Lessons for CIOs: Skewed data and dirty politics
IT executive management lessons from Libyan proto-dictator
One of the big problems for senior-level IT managers is that the skills they need to get into a position to credibly make a pitch for the top job aren't the ones they need to actually do it.
Technical, time and budget-management skills come early, because no one gets high enough in IT to mess up anything important if they can't bring in small projects on time and on budget.
So do many of the political skills, for those who survive fact-optional negotiations with business-unit managers over system requirements or SLA performance that hits all the required metrics but are still "sub-par."
What's missing is the amorphous set of executive skills often mistaken for self promotion, obfuscation or high-level self-promotional CYA by those in the lower ranks.
Chief among these is the ability to create self-evident justifications for decisions you've already made, using resources and methods that look unquestionably legitimate to others.
Today's case study on how to do that comes from the prestigious London School of Economics (LSE), which created a study program on government and economics funded by then-Ph.D.-candidate Seif al-Islam Muammar al-Gaddafi.
Aside from his other research and analysis, part of the mastery of economics Dr. Gaddafi demonstrated was finding a credible source for information tailored to his specific goals.
Rather than doing all the research himself, he hired outside help – as many CIOs do, using both IT and general business consulting firms.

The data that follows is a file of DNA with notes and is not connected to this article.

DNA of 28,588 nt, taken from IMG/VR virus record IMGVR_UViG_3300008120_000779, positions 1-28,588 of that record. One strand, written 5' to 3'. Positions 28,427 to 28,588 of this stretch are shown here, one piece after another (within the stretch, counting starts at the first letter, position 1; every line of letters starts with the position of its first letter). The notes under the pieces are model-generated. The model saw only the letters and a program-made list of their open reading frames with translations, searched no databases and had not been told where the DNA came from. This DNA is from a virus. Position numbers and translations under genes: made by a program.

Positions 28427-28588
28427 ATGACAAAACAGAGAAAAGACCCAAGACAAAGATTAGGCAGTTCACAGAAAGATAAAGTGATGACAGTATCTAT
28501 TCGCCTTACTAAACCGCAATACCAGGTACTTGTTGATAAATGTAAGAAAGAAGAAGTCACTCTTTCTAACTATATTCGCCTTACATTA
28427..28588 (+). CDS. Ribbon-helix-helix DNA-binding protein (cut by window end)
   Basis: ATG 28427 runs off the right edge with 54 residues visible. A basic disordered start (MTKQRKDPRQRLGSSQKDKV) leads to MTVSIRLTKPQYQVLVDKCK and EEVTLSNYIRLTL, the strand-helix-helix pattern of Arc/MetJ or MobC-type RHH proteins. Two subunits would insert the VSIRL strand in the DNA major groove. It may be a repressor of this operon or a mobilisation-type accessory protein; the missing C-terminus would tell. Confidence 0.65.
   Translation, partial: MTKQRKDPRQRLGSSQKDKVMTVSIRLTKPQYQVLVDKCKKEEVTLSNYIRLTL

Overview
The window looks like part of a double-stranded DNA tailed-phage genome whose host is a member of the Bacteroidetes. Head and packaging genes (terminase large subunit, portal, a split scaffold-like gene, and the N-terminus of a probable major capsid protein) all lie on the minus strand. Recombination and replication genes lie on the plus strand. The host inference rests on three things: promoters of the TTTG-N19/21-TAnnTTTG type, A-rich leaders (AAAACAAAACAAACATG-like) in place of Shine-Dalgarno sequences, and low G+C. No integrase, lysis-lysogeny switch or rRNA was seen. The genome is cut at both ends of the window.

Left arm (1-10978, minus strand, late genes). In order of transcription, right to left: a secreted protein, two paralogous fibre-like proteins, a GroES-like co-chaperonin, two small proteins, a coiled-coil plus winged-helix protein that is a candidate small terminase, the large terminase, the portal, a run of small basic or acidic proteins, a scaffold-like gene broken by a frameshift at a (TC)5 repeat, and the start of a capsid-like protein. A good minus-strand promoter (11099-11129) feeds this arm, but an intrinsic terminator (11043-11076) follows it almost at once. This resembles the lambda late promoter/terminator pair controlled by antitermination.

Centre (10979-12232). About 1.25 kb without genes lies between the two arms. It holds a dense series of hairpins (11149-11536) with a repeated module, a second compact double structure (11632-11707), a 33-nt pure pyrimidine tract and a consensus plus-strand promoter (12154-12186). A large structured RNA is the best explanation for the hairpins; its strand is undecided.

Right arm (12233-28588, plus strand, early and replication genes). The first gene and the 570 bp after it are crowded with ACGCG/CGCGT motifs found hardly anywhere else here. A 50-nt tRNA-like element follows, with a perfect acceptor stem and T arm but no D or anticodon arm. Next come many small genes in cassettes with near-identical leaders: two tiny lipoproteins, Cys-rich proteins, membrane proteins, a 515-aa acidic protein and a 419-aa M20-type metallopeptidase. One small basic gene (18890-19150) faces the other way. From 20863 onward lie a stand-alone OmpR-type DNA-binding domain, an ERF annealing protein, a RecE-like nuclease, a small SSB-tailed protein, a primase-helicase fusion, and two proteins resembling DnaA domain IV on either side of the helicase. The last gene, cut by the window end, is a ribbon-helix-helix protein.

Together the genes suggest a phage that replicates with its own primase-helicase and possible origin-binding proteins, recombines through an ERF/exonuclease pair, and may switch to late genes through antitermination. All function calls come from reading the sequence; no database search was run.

Dr. Gaddafi's requirement for credibility was higher than most, considering his father is the murderous, longtime dictator of Libya and the subject of the thesis was the role citizens and non-governmental organizations should play within autocracies to create the most stable, democratic societies.
We will forget the irony for a moment, and the possibility that he may have plagiarized part of the text, to focus on the process of building credible documentation no matter how un-credible you are to whoever you're trying to get to say "yes."
Dr. Gaddafi not only outsourced the research to renowned global consulting firm The Monitor Group, he hired a team within it led by two former top British intelligence officers with long experience in the Middle East.
The team, led by the head of MI6 during the first Gulf War and an agent who was instrumental in getting Libya to make peace with the West, interviewed heads of NGOs such as as the World Trade Organization and the International Monetary Fund, to get their views on the dynamics of autocratic rule.
Dr. Gaddafi's conclusion was that even under autocratic regimes, giving legitimate voice to citizens and business organizations as well as the government would result in more stable, more democratic societies.
The documentation Monitor Group delivered provided credible evidence for Dr. Gaddafi's 428-page thesis as did, presumably, his decision to continue funding the study program at LSE under which he received his degree.
The key skills identified here are:
1. The ability to delegate;
2. The ability to outsource information-gathering to a credible source;
Dr. Gaddafi received his Ph.D. in 2007 and has managed to find work in Libya. The London School of Economics announced today it would close the study program he funded.
Gaddafi's latest project is the defense of Tripoli from citizens rebelling against his father's rule, an effort in which he may have been wounded, and about which he was quoted as saying:
"They [the protesters] have started by attacking army camps, have killed soldiers, officers ... and taken weapons... We will keep fighting until the last man standing...We will eradicate them all."
1. Get the evidence you need to make the case you need to make at the time;
2. Don't let a case you've already made restrict your ability to shoot anyone who unhappy with your previous work.